The great sound from the Irish tuned Gold Tone when the corner of the card touched the underside of the head caused me to go back and see if the same thing would work in the Gibson - as Bayes famous theorem says I should. (New knowledge should be included in a revised input when solving problems.) Also, I was a little unhappy in the lack of immediate response of the Gibson after practicing the very fast 1920's tune, "Running Wild", which showed that the Gibson was simply too slow for the tune. So I detached the strip of tape which ran from the edge of the tone ring, where it meets the wood rim inside the banjo, to the tape at one end of the card. Then I lifted the tape at the end of the card closest to the center of the banjo and moved the corner of the card up (or over) until its corner touched the underside of the banjo head. To hold it there I attached a very short piece of tape to the opposite corner at the same end of the card and pulled that corner down very close to the wood rim. I played the banjo and got a great sound and the response of the banjo was greatly improved too. Any limitation playing "Running Wild" very fast now would be my fault and not the banjo's. (How could there be much delay when the surface wave output device, the card, was now touching the ideal surface wave source, the banjo head.) Then I thought, why not run another short piece of tape from the other near corner to the wood rim and get more waves from the wood rim onto the card, and from a different direction which would cause more amplification. This would give the card four different input locations with tape plus a fifth input location without tape, the one touching the head. The volume increased again and the quality of sound was excellent with no significant delay on fast tunes.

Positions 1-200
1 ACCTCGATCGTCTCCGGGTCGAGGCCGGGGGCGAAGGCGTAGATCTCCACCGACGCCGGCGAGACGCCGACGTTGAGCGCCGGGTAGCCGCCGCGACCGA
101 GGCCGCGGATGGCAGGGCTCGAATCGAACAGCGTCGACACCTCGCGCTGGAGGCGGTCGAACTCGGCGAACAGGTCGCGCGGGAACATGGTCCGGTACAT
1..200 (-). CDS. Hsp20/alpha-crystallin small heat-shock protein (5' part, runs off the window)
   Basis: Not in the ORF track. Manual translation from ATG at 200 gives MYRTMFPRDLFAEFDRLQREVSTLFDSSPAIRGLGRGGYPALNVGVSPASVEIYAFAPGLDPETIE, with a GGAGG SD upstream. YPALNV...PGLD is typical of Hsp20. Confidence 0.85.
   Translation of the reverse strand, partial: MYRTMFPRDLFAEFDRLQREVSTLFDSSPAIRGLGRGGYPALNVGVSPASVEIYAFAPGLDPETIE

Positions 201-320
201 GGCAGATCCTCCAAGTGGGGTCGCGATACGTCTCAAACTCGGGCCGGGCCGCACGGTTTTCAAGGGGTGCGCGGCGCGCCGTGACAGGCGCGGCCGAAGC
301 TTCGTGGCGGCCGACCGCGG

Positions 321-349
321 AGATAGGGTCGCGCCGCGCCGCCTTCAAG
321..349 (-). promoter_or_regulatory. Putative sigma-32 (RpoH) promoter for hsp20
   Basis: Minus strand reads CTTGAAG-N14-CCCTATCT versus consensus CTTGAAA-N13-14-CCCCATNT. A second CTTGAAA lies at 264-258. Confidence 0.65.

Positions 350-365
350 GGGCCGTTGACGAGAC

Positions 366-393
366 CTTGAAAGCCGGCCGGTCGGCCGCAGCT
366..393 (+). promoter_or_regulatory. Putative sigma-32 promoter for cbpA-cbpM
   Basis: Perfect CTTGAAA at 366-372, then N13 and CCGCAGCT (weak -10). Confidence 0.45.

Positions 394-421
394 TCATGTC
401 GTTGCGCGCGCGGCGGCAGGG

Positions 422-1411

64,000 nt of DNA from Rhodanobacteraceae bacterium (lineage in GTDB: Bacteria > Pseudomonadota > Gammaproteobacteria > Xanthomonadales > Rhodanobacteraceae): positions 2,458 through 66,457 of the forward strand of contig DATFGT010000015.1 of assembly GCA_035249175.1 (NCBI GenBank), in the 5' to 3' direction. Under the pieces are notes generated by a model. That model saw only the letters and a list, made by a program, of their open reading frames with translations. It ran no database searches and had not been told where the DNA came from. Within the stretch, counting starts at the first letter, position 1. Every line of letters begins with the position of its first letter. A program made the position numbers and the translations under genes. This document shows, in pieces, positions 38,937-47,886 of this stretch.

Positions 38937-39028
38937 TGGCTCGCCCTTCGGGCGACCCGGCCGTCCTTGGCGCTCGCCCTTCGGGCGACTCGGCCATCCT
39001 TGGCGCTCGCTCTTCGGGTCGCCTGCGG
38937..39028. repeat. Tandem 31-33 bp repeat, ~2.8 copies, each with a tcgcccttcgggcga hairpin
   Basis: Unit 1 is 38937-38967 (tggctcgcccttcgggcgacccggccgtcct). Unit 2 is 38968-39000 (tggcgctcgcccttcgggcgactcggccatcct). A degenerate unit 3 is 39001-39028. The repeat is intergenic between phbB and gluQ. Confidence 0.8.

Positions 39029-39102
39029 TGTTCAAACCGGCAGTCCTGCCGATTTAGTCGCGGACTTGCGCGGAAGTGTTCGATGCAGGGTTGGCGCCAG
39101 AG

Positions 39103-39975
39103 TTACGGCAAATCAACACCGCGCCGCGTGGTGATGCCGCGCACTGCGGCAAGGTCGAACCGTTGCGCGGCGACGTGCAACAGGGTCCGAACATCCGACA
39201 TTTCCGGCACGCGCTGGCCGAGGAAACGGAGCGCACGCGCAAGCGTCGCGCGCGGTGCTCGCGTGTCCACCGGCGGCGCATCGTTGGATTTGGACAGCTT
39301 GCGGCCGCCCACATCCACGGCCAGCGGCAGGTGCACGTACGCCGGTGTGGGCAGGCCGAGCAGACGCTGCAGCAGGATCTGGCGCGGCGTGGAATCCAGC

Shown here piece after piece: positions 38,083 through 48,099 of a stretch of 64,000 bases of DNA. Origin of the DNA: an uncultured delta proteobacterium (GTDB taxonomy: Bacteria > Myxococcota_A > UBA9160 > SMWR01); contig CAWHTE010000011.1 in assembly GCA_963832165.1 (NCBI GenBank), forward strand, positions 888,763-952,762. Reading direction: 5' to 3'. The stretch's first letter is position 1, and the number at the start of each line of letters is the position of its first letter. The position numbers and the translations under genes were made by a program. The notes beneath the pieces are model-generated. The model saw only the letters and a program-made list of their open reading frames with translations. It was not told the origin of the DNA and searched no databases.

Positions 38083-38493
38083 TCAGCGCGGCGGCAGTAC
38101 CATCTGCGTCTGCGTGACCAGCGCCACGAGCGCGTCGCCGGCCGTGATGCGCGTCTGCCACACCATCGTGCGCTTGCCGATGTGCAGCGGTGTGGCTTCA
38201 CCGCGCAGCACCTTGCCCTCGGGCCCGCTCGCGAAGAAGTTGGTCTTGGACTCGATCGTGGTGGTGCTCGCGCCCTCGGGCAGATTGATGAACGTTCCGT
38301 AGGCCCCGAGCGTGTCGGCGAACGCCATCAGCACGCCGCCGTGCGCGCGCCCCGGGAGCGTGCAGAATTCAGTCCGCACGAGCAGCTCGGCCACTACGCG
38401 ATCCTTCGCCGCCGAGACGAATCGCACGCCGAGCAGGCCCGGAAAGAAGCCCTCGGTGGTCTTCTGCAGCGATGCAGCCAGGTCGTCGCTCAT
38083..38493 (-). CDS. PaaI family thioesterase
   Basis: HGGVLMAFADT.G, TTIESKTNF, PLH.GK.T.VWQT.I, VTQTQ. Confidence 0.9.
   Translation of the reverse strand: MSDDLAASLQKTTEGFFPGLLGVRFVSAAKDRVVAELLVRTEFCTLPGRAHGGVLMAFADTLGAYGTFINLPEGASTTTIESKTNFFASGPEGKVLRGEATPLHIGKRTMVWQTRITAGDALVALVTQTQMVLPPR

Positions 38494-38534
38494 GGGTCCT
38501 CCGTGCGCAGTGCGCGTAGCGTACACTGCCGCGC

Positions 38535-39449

I don't know if this is the end of this long road of changes with the business card amp but I doubt it. Time will tell.